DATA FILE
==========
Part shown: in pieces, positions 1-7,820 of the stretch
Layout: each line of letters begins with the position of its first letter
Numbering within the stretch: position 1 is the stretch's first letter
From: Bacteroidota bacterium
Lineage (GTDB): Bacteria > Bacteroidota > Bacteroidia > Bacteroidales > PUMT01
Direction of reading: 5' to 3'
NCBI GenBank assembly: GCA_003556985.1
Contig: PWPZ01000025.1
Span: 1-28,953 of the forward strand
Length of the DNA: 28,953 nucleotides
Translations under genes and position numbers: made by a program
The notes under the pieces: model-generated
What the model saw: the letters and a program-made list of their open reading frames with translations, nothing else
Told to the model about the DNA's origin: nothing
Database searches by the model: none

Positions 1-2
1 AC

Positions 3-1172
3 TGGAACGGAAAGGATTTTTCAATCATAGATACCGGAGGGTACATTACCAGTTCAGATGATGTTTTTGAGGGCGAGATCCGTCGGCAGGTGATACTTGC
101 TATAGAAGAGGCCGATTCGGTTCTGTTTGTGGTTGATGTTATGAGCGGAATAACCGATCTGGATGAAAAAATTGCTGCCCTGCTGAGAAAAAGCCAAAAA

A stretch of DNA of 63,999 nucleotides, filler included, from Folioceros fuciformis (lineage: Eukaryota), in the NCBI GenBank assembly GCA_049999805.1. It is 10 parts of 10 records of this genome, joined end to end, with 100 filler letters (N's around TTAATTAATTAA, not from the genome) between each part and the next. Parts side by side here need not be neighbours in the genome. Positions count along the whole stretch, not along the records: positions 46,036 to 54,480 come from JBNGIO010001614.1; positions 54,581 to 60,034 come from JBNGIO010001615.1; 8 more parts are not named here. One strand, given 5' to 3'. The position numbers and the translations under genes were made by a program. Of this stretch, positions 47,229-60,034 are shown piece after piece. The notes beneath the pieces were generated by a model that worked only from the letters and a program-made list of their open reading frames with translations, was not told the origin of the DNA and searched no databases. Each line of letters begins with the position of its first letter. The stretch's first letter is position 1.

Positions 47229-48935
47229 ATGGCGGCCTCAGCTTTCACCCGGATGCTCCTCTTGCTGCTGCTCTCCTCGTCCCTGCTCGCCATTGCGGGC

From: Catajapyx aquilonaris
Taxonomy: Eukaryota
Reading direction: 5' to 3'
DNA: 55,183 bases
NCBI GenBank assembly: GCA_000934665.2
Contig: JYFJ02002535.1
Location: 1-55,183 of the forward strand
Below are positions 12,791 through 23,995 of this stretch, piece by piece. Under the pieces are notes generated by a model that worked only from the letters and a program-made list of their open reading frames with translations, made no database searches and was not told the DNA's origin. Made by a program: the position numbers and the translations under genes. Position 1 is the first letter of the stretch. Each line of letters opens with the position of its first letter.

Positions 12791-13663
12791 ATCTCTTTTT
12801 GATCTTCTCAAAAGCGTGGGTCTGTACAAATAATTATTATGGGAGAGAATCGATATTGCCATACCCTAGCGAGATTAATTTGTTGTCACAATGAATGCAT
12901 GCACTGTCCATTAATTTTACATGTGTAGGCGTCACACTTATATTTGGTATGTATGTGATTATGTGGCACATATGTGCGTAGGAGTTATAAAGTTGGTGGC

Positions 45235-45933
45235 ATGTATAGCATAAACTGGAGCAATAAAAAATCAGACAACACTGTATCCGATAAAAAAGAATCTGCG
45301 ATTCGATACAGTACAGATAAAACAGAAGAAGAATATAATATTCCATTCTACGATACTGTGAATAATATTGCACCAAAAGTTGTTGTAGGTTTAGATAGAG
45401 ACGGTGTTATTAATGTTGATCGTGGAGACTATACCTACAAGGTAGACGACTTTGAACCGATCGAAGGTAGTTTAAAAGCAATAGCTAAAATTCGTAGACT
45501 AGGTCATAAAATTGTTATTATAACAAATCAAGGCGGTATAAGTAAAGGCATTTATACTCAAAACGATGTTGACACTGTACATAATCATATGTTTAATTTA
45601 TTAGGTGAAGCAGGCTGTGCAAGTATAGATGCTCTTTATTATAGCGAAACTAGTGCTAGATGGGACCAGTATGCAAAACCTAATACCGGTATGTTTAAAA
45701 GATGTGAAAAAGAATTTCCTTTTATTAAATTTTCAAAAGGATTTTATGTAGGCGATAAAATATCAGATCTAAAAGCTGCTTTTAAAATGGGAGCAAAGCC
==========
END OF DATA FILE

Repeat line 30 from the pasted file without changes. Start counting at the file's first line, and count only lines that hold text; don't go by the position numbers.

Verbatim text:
Location: 1-55,183 of the forward strand